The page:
UGA President Michael Adams to speak on the Morrill Act
June 21, 2012Print
- Stephanie Schupska
Athens, Ga. - University of Georgia President Michael F. Adams will join a panel of university presidents from across the nation to discuss the history of the Morrill Act June 25 at 9 a.m. in Washington, D.C.
The talk will take place during the summer meeting of the Association of Public and Land-grant Universities' Council of Presidents and is jointly sponsored by the APLU and the Library of Congress.
The five panelists slated to speak are Adams; Lou Anna Simon, president of Michigan State University; Edward Ray, president of Oregon State University; Mary Sias, president of Kentucky State University; and David Yarlott, president of Little Big Horn College. The panelists were invited by APLU President Peter McPherson to discuss how the Morrill Act has impacted various regions of the country; Adams was chosen from among the Southern land-grant university presidents to comment on the act's impact in the South.
"The Morrill Act, in my mind, is the second in a pair of documents that revolutionized American higher education by positing the radical idea that there is a public benefit to higher education that extends well beyond the good that inures to the recipient of the degree," Adams said. "The first was the charter for the University of Georgia, the first public charter in this nation."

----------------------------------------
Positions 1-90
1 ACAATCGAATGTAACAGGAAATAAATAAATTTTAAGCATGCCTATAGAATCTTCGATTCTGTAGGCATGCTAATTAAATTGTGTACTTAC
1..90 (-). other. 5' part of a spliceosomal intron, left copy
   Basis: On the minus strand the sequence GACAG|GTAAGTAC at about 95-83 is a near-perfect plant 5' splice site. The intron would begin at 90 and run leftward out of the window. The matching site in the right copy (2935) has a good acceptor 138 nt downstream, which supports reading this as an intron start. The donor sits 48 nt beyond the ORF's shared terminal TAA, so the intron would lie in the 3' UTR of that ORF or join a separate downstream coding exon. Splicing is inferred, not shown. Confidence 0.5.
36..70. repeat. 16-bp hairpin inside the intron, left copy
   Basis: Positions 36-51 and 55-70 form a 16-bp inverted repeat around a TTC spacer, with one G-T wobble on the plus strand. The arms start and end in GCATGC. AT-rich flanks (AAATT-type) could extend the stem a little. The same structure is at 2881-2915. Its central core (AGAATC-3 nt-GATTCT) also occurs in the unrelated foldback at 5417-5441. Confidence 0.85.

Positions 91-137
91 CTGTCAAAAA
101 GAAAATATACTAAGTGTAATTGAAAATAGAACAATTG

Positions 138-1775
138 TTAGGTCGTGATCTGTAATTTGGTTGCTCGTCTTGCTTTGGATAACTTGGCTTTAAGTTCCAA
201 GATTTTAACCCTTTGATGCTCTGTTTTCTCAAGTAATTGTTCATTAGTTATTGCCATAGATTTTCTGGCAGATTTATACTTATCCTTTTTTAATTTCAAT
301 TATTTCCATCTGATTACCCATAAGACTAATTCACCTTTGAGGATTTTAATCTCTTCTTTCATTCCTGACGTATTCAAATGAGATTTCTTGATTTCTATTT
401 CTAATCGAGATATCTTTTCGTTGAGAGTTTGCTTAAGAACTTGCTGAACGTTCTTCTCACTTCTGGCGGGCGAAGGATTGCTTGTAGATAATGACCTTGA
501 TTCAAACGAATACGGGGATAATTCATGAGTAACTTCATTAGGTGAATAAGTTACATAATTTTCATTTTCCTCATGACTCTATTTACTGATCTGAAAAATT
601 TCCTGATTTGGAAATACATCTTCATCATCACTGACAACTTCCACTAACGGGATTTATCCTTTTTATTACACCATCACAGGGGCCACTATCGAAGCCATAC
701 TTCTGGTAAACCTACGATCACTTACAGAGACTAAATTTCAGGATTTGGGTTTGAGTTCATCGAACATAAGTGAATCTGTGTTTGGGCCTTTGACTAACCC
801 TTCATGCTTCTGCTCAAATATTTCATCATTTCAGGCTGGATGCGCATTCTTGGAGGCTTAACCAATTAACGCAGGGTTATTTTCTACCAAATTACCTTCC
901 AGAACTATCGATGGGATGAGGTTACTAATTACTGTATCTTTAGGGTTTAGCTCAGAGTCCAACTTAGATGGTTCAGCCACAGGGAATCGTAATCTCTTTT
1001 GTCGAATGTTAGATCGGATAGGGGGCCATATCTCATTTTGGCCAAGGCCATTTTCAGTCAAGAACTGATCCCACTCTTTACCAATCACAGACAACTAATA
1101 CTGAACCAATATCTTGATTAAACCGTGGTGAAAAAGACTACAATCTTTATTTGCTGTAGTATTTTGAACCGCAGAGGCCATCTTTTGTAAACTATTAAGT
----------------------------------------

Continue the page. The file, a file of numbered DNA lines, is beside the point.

On July 2, 1862, the Morrill Act was signed into law by President Abraham Lincoln. The act established land-grant institutions in the U.S. by giving states 30,000 acres of federal land for each member of their Congressional delegation. The land was then sold and "the proceeds used to fund public colleges that focused on agriculture and the mechanical arts," according to the Library of Congress. These land grants funded 69 colleges, included the University of Georgia.
During the discussion, each panel member will share a part about the land-grant history, and individual presidents will be invited to add stories about their own institutions.